Sharon Stone is everywhere these days promoting her new autobiography The Beauty of Living Twice which has attracted rave reviews, and her PR rounds gave her a chance to talk about her Irish pride.
She’s often talked about her Irish roots before – her people came from Galway during the Famine times – and Stone told the Sunday Independent interviewer, Emily Hourican, that she was happy to speak to a fellow member of the tribe. The Zoom chat, as it happens, took place on March 17, St. Patrick’s Day.
“I’m so happy to talk to somebody Irish because only Irish people know that we scream at each other, and then tell each other we love each other.
"You scream and cry for a couple of days, then you’re all, ‘We’re okay again,’ and everyone else is like, ‘What’s wrong?’ Nothing’s wrong, we’re good now. We’re Irish!” Sharon said.
The actress, still gorgeous at 63, was wearing a necklace that was a gift from one of her Irish friends, her “godmother” Betty Williams, the Northern Irish peace proponent who won the Nobel Peace Prize in 1976 for her advocacy work. Williams died last year.
“Betty gave (the necklace) to me the last time I saw her. I came to visit her in Belfast just a couple of months before she passed away. I know that Betty’s real desire was unity and that’s what she hoped for. She hoped that the mothers would step forward and create unity,” Stone said.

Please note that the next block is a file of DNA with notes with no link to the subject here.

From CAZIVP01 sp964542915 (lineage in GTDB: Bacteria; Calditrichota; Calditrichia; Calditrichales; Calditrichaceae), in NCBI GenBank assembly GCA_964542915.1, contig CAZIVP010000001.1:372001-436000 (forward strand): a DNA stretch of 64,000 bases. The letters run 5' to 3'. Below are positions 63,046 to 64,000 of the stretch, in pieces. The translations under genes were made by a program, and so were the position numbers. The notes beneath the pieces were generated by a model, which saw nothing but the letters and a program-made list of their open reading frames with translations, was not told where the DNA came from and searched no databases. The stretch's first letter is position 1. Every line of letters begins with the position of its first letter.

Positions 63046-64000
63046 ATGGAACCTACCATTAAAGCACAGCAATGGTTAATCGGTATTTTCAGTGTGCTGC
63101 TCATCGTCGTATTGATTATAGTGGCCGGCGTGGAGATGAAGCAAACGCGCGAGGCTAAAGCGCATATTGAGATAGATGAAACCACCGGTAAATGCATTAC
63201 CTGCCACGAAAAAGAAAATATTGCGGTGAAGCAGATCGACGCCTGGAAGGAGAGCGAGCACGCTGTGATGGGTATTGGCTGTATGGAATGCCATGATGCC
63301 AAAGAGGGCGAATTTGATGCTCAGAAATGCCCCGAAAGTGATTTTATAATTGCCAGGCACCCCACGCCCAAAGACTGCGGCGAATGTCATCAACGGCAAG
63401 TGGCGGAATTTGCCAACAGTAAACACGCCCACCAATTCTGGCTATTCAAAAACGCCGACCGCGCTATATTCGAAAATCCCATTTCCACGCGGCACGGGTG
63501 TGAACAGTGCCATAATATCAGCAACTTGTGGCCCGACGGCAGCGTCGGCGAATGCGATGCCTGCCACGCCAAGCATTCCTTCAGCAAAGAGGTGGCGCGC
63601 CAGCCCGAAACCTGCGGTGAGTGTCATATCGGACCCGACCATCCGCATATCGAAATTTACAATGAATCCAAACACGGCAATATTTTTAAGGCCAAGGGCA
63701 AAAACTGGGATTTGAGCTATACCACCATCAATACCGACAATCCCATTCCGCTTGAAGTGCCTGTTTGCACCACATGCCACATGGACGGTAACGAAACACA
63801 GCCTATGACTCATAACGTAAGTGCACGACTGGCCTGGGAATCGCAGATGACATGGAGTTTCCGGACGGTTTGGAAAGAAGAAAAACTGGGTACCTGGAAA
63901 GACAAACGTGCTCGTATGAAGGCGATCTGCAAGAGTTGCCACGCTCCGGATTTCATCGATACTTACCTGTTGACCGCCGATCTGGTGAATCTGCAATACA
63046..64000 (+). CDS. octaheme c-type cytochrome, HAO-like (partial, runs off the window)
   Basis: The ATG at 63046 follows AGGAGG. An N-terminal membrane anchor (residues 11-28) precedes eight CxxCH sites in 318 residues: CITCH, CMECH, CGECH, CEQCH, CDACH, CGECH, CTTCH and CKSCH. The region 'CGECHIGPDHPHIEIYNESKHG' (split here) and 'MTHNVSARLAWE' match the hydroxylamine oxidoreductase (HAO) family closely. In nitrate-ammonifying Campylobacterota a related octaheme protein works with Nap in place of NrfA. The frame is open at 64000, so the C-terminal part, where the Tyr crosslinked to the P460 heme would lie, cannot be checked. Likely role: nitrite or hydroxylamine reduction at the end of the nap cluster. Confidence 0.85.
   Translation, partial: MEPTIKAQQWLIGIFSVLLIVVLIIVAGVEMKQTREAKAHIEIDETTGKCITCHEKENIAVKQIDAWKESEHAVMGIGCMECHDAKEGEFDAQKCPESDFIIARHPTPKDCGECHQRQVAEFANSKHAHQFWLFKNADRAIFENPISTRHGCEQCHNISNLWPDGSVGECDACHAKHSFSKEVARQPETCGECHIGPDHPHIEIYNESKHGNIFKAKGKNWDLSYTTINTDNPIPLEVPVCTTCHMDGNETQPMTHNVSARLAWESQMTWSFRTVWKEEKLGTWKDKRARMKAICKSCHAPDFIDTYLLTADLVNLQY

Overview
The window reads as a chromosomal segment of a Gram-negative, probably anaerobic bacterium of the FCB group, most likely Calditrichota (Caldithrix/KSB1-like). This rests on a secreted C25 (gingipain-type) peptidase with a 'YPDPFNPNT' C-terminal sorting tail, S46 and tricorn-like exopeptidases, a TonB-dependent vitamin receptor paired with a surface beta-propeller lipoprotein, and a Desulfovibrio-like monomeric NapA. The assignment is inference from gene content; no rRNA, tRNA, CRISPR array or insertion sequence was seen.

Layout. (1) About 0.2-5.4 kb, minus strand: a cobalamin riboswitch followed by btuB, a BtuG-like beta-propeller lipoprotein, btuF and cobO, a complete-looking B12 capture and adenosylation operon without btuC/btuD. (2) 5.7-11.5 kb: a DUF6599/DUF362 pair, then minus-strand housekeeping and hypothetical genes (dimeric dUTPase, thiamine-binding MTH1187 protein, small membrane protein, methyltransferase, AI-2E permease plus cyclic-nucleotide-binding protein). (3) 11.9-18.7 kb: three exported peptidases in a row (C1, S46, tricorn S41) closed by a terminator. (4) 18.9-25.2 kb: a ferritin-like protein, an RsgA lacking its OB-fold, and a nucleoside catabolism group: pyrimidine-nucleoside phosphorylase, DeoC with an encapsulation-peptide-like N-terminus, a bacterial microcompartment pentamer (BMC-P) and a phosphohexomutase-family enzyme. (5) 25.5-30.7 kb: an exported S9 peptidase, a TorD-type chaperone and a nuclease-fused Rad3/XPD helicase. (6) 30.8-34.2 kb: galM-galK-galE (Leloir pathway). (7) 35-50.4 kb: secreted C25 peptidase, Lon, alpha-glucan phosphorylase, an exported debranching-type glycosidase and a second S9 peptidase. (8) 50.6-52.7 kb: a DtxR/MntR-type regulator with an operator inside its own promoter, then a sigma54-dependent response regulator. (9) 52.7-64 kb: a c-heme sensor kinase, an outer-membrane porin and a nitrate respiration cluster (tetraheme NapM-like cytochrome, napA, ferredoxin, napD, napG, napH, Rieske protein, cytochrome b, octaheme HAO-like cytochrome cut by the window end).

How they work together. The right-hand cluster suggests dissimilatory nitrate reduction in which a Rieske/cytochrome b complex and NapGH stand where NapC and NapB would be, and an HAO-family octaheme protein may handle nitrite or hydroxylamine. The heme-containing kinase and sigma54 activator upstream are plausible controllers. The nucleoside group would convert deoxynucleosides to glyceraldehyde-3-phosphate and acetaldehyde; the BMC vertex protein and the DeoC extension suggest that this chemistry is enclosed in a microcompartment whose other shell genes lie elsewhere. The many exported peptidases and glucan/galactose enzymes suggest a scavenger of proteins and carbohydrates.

“And I’d like, on her behalf, to suggest that we all just take a moment and remember St. Patrick, and we remember Betty Williams, and (fellow peace activist) Mairead Corrigan and what they tried to do, and we as women and mothers take just a moment out of our day, and create a little bit more unity than we had before.”
Sharon’s childhood was a tough one, as she writes in her brutally honest book. Her parents “did a horrible, beautiful, awful, amazing job with us…We came from poverty and violence…We were tough, we were Irish, we looked richer than we were. We had pride, if nothing else.”
Among the scars she reveals for the first time is the sexual abuse she and her younger sister endured at the hands of their grandfather. And a bunch of Holly-weird stories, including one about a surgeon who enlarged her breasts without her prior consent.
Hourican asked how Sharon’s family feels about her candid book. “Well, you have an Irish family, so you know…They’re okay with it, and then they’re Irish. They’re so into it, and they get so okay, and then they get Irish. They’re being Irish right now,” she says.